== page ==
Blog-Beitrag 1 von Marie Jõgi, Stipendiatin 2020/2021
Blog Interior Scholarship
Bloggerin: Marie Jõgi
In my first blog post I would like to describe a little bit my 3rd year students main project in autumn semester 2020 at Estonian Academy of arts. For me it stood out from all the previous school projects, due to its complexity and large area for designing.
Our task was to design new spaces for the Estonian National Library (Architect: Raine Karp) and come up with new ways of using already built places. The complexity of this project had to do with the fact that the building is already there, with its history and value. So, my mission was to design human friendly spaces that would be more useful today and in the future, but also keep in mind what is already there, so that I would not destroy anything valuable. I think for all the students it was a play with balance between new and old, past, now and future.
This project also included many smaller subjects within, among them lighting design and concept, acoustics, and ventilation, as these elements of interior design play important roles in every comfortable and user-friendly room and especially in public and shared spaces like libraries.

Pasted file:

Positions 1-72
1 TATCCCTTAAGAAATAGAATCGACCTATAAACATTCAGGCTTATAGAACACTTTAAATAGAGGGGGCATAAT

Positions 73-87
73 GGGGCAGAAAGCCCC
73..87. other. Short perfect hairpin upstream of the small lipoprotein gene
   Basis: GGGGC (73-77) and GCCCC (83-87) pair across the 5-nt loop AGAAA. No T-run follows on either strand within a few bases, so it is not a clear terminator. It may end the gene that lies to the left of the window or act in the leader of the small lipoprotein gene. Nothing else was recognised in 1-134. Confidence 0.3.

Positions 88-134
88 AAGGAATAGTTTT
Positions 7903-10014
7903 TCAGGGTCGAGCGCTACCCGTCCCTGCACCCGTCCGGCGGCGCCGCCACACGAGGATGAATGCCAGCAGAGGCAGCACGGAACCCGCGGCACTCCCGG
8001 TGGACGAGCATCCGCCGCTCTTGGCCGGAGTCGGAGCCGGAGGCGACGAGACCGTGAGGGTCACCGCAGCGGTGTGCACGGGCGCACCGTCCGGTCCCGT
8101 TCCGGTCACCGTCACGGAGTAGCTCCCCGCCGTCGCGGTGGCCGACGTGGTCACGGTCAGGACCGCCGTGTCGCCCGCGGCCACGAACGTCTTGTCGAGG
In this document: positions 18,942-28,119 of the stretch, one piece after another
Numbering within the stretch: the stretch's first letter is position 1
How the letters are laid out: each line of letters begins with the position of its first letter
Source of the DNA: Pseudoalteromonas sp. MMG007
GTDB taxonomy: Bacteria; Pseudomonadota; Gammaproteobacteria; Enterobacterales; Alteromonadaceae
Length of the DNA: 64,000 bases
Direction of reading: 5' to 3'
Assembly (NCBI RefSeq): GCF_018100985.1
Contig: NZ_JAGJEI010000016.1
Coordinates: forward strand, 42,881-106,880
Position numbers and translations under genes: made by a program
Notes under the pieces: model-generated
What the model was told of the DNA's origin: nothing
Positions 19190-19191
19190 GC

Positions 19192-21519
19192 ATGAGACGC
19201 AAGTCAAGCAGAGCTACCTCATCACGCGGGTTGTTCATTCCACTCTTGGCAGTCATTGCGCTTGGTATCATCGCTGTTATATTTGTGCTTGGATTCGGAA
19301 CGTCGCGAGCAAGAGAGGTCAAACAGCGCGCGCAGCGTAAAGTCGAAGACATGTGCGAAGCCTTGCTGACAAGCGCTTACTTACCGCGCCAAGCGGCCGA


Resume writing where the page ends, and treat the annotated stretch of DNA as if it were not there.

In the design concept I was asking myself how to use books and shelves in the interior, also how movement is important between sitting still and working. As a result, I reused balcony areas for community gardening and possibilities to have a brief walk between reading books. From bookshelves I created a little book city where it is possible to dive into the world of books. I was thinking about different ways of working and sitting. For example, I designed some spaces for kneeling or even cycling with indoor bikes since I believe that movement and a healthy way of working is important for mental processes and great outcome.
In this project, I was concentrating on many aspects. On one side how to create fun and inspiring spaces that are inviting to people and on the other hand how to give the space the best way of use. I believe it is a kind of balance that an interior architect always has to find.